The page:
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January 11, 2021


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Thank you so much. After reading your explanation, I understand that "spend time + Ving" means a specific activity.

thanks sir

Dear Simon,

Can you please introduce an IELTS examiner to me. I want to get my writings graded by a real IELTS examiner. I will pay for it for sure. Thanks!

Thanks for useful information

Hi Simon,

Thanks for your lesson. I’m very grateful that you are back.

The subject in your sentence is ‘They’ instead of ‘The’. Right?

Thanks Daisy. It's amazing how I couldn't see such an obvious typo until you pointed it out!

What a helpful tip. Thanks Simon

Dear Simon,

I wonder if you have seen my message regarding the introducing an IELTS examiner that you know for grading our writings? Look forward to your response. Thank you in advance!

Hi Mina,

Hopefully I've replied to your email. Sorry about the delay!

Hi Simon, maybe it's not related to you post, but I wanna ask whether this sentence I write is right or wrong:

"the rate of Internet users in the UK reached a peak of 100%, compared to 80% of Mexican people and only 20% of Canadian people".

I have seen what you say about "compared to" and I know that after "compared to" is a noun or a noun phrase but I'm not sure whether my sentence is right or wrong.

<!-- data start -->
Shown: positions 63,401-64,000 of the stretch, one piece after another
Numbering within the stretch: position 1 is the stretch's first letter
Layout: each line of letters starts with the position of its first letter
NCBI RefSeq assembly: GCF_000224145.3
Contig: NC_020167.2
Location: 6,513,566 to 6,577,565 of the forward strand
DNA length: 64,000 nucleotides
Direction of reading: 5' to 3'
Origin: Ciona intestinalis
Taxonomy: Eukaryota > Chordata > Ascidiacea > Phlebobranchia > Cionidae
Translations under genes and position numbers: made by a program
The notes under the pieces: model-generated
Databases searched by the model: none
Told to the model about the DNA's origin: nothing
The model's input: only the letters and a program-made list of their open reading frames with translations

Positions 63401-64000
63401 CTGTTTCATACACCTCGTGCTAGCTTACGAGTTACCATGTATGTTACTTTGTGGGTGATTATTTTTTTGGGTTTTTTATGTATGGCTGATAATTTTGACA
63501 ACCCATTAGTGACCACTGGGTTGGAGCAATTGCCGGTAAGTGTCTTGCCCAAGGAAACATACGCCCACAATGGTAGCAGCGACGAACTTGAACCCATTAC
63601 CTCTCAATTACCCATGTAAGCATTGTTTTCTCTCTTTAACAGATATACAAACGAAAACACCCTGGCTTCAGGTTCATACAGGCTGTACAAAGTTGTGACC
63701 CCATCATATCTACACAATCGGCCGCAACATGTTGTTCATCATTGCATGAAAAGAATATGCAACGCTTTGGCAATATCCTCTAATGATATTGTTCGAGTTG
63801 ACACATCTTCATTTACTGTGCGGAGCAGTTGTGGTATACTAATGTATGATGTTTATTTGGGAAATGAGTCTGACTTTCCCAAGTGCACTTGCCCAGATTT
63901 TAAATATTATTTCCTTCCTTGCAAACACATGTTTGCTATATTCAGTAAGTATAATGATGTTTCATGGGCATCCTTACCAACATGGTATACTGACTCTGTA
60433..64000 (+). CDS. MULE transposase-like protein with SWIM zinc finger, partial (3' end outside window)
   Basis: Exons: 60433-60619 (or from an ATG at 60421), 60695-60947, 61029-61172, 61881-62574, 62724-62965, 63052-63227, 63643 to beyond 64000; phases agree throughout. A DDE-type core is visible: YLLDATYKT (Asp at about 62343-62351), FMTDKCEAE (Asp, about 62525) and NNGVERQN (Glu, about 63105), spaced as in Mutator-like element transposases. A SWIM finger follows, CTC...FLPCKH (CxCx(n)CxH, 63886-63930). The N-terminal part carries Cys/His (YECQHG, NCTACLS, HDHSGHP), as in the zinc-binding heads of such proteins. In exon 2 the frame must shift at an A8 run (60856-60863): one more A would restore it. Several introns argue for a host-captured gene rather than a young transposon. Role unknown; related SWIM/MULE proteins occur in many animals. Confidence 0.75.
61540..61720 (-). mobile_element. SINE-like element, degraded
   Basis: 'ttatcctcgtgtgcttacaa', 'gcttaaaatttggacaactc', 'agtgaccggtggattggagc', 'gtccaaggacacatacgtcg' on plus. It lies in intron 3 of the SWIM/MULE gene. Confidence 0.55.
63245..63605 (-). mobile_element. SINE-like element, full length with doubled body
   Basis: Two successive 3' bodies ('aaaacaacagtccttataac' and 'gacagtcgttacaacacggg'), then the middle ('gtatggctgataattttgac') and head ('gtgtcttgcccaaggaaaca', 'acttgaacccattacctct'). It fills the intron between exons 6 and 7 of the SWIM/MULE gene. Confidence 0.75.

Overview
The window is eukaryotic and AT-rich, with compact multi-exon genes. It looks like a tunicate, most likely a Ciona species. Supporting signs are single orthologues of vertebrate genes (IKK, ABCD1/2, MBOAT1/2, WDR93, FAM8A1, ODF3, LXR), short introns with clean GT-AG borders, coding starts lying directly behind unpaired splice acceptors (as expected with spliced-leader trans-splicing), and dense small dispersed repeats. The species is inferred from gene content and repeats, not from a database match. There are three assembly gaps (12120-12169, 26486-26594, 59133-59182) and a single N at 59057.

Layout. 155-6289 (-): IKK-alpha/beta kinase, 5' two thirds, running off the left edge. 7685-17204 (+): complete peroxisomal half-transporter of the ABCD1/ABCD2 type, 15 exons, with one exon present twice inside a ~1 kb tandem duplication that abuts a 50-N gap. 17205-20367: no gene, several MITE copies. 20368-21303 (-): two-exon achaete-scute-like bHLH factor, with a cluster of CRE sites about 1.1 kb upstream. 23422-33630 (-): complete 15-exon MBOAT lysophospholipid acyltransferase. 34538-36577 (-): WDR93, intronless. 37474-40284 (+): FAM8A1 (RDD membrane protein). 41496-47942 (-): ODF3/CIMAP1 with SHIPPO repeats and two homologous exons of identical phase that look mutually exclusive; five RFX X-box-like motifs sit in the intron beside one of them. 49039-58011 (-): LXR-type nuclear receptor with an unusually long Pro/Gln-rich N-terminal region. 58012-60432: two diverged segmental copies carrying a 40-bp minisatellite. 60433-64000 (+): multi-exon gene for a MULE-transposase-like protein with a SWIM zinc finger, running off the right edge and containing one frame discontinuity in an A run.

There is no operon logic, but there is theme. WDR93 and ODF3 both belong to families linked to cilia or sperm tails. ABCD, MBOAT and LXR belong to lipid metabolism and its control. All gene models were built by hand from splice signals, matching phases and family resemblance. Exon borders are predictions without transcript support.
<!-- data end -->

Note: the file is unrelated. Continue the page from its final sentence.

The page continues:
Hi Anna,

In case Simon isn't able to reply to you, as an IELTS teacher and native English speaker, I'd say that your sentence is right.
However, be careful with 'rate' It does not equal percentage/proportion. Consider this correct sentence: '45% of men regularly drive at over 100 km per hour'. Which is the percentage/proportion and which is the rate?

Hi Peter Walton, thanks so much for your help, I will be more carefull with the word "rate"

Actually, it is not strictly wrong. Your options are just alternatives. If you look up the phrase "spend time on television" in Oxford corpus or simple Google it, there are plenty of cases that use this phrase.

Dear Simon,

No, I have not received any email from you. I will appreciate if you could respond to me. Thank you.


While the phrase "spend time on television" is grammatically correct, I disagree with the idea that it is simply an alternative to the phrase "spend time watching television". There is a difference in meaning, and this is what I'm highlighting.

As a native speaker, I wouldn't say "I spend too much time ON television" because this sentence gives the wrong meaning (or at least an ambiguous one) - it sounds like I am someone who can be seen on television e.g. an actor or presenter. By using 'watching' instead of 'on', I'm avoiding this confusion.



Please email me again: ieltssimon@gmail.com

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